Study Examines America's Most Crashed Car Models

Matt Posky
by Matt Posky
study examines americas most crashed car models

Earlier this month the insurance comparison site Insurify passed around a study of the car models most likely to receiving speeding tickets. The worst offenders were all rather predictable, with Subaru’s WRX leading the charge. Other models, like the Scion FR-S and Volkswagen Golf GTI, helped paint a clearer picture — one that pointed toward younger motorists with a preexisting interest in speed.

While “Quick Cars Go Fast” isn’t the most compelling headline, Insurify released another study this week detailing America’s most accident-prone vehicles. The speeding study was pretty cut and dried, but this one is a bit more mysterious. What goes into an automobile that makes it perfect for crashing?

Affordability may play a factor. Of the 10 models involved in the most accidents, six come with MSRPs below $25,000. To determine which car models have the most prior accidents, researchers from Insurify yanked information from a database of over 1.6 million car insurance quotes. Drivers input personal and vehicle information, including the model of car they drive, and whether or not they have been in a prior accident during the past seven years. At-fault accidents were then compared against the population of drivers owning that model as a whole.

This resulted in the Subaru Crosstrek taking the dubious honor of being the most-crashed car in America. While the national average showed 13.64 percent of all models on the road having at least one prior accident, the Crosstrek sits at 25.81 percent. But we can’t really fault the car here. With the exception of having earned exceptional crash test results from the Insurance Institute of Highway Safety, there’s nothing about the model that shouts “wreck me.”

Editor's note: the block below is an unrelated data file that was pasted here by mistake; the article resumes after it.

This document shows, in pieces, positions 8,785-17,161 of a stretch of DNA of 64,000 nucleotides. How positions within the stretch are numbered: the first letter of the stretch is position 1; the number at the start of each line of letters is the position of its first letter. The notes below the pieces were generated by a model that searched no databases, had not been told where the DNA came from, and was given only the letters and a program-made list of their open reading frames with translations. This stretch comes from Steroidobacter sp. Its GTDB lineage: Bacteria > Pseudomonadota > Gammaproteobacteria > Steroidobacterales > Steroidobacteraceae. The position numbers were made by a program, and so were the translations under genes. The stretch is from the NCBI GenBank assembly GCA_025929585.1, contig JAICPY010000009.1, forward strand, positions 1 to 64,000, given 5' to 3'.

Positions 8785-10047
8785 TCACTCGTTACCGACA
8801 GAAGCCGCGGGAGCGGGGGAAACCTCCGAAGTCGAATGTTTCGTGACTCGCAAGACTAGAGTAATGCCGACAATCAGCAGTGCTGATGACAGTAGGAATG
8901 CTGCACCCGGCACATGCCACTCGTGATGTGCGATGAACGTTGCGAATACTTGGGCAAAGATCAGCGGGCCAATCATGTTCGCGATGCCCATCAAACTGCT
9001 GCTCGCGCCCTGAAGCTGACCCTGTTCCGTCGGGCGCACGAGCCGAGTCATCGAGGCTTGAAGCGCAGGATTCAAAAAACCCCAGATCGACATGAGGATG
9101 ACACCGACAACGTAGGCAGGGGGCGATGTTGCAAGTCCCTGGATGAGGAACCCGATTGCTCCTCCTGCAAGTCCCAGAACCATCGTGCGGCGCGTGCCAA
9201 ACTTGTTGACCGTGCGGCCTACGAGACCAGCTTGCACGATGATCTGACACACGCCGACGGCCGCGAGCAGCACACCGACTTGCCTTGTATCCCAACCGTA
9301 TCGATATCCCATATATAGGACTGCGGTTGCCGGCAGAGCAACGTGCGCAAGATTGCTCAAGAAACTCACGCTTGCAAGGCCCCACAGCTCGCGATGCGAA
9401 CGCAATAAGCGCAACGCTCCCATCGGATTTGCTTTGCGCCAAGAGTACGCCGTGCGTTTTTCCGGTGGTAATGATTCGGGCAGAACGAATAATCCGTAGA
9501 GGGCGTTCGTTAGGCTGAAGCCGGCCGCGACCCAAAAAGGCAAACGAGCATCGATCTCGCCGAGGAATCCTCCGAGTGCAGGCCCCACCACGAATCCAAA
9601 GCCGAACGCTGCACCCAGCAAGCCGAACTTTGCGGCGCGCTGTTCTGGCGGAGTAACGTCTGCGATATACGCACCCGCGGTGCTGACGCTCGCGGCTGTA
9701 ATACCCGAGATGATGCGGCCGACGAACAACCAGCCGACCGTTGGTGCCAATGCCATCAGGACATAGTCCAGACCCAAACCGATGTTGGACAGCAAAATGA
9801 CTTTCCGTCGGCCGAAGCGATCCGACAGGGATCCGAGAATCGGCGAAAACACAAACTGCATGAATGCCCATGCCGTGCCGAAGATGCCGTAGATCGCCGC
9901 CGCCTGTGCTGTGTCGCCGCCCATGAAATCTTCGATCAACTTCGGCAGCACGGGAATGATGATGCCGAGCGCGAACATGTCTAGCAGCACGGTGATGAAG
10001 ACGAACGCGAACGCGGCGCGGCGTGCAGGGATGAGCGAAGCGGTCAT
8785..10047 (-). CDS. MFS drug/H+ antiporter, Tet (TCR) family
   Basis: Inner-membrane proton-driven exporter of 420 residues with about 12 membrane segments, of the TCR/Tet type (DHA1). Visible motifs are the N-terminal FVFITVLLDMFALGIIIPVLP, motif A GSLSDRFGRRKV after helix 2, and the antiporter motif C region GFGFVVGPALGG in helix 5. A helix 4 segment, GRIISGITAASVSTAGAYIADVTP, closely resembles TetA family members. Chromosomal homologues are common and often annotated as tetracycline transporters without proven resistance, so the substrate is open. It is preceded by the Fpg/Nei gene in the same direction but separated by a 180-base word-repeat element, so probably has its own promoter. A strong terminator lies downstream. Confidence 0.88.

The second and third most-crashed cars, Honda’s HR-V and the Hyundai Elantra GT, also possess above-average safety for their segment and low MSRPs. Yet the trend was not universal. Here’s the rest of the field arranged in descending order:

Infiniti Q50


Subaru WRX


Mazda3


Acura ILX


Lexus CT


Chevrolet Trax


Hyundai Santa Fe Sport

If you can use your powers of divination to find a common thread, we’d love to hear it. Because, outside of several models being popular among this author’s least driving-focused friends, we’ve no clue where to begin crafting a theory. Not all of the vehicles possess rock-bottom pricing or enviable safety scores and it seems pointless to hunt for meaning by counting how many are Japanese branded autos (it’s seven, by the way). Besides, no single manufacturer made the list more than twice.

[Image: Subaru]

Comments
Join the conversation
2 of 68 comments
  • DanDotDan DanDotDan on Aug 19, 2019

    If I'm reading the study right, it's a report of what cars the most accident-prone drivers are driving now. It's not a report about what cars the most accident-prone drivers were driving when they had their accidents. So if I buy a Mustang GT, stuff it into the crowd at C&C, then get scared and buy a Crosstrek, the accident gets charged to the Subi and not the Stang.